by Duncan Murray
SYDNEY, March 22 (Xinhua) -- Joining Melbourne Design Week in 2019 were two leading thinkers in the realm of architecture and urbanism, Jing Liu and Beatrice Leanza, who led a discussion on China's rapid urbanization experience and the challenges and opportunities it presents.
From being front and center to some of the most exciting modern undertakings in urban architecture, both experts agree on the need to deal with population density, not just pragmatically, but creatively, and how a more condensed population can actually lead to a positive result for both people, and the planet.
Raised in Nanjing until she was 13, renowned architect Jing Liu witnessed first hand what it was like to live in a major Chinese city. Going on to study and work in other countries instilled her with a sense of globalism which she says is integral to her work.
The centrepiece of this year's design week, was an art installation by Liu's award-winning architecture firm, SO - IL, which she formed in 2008 with Dutch partner, Florian Idenburg.
SO - IL's groundbreaking projects range across the globe from France, South Korea, China and the United States, to a recently won commission in Melbourne itself. Liu told Xinhua that ideas are at the heart of her work as an architect, and what she seeks to convey to those who enter her spaces.
"We really want to use the built form, and also the process of making public space and developing new aesthetics, to think about the contemporary conditions of how people relate to each other and how we relate to our environment," Liu said.
"So it's more about using architecture as a language to discuss those things. I think that's the beauty of architecture, that you're able to communicate on a visceral and experiential level, it's not just with words."
Joining Liu, was Italian born designer and curator Beatrice Leanza, who has been working in China since 2002 and until recently was the curator of Beijing Design Week.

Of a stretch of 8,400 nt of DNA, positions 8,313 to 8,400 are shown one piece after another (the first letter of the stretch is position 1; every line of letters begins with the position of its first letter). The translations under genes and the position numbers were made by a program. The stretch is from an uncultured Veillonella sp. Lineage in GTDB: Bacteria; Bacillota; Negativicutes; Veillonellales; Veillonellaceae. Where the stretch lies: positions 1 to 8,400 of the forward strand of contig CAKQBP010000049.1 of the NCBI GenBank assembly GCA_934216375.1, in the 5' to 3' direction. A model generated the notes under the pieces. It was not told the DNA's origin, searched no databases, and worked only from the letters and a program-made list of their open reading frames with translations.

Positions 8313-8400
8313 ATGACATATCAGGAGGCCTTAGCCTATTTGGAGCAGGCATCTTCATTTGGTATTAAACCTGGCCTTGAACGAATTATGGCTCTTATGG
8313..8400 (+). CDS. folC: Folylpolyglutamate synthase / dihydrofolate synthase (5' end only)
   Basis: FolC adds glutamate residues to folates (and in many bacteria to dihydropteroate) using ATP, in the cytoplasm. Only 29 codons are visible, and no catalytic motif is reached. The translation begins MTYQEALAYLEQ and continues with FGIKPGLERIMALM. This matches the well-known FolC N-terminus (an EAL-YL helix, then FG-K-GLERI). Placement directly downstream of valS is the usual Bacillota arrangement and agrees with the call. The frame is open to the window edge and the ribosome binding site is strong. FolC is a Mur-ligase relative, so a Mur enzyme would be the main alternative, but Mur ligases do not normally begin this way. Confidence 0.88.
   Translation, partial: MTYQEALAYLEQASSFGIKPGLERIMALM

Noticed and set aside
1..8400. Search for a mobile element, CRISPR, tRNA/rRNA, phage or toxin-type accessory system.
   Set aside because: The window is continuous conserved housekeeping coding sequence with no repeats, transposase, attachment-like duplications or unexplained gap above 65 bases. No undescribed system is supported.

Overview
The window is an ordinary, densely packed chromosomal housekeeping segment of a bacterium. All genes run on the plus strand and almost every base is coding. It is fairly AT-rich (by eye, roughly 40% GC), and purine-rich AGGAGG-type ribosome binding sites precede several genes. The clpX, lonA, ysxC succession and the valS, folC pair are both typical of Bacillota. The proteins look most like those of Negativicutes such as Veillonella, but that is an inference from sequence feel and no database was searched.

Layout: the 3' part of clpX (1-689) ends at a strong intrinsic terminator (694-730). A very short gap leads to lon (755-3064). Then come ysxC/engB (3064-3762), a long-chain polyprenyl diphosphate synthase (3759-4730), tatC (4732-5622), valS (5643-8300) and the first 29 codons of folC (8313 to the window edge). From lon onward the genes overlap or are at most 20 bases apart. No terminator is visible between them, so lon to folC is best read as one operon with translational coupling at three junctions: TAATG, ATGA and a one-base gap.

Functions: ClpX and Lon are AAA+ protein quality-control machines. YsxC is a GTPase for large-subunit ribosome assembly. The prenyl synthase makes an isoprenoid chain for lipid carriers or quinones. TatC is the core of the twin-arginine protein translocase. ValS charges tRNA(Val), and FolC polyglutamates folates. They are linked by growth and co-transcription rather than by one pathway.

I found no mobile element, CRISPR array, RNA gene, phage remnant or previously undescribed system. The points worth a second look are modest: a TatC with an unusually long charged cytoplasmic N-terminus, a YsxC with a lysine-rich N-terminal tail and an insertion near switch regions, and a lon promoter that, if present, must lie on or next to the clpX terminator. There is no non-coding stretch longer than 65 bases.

Leanza explained how projects such as Liu's, which are sometimes radical in their approach and deal with specific concepts or issues, can be scaled up or act as inspiration for future projects.
"The scale of design is almost not relevant when we want to speak of design being impactful," Leanza said.
"I'm very interested in what practitioners are doing, how they understand their role within the practice and the larger discourse of what can architecture of design do for our contemporary times."
Two of the main themes emerging in urban design projects around the world are - cohabitation, or shared spaces, and environmental sustainability - directives which many believe can complement each other and help to solve some of the greatest contemporary challenges.
"I think inherently with the lifestyle and the habits of consumption we have now, which is irreversible in a way, the only way for us to collectively be more sustainable is to have enough density," Liu said.
"If you have suburban low density development or even countryside that's connected with very low usage infrastructure, there is no way that we can collectively consume less if we're not talking about high density, high-capacity development."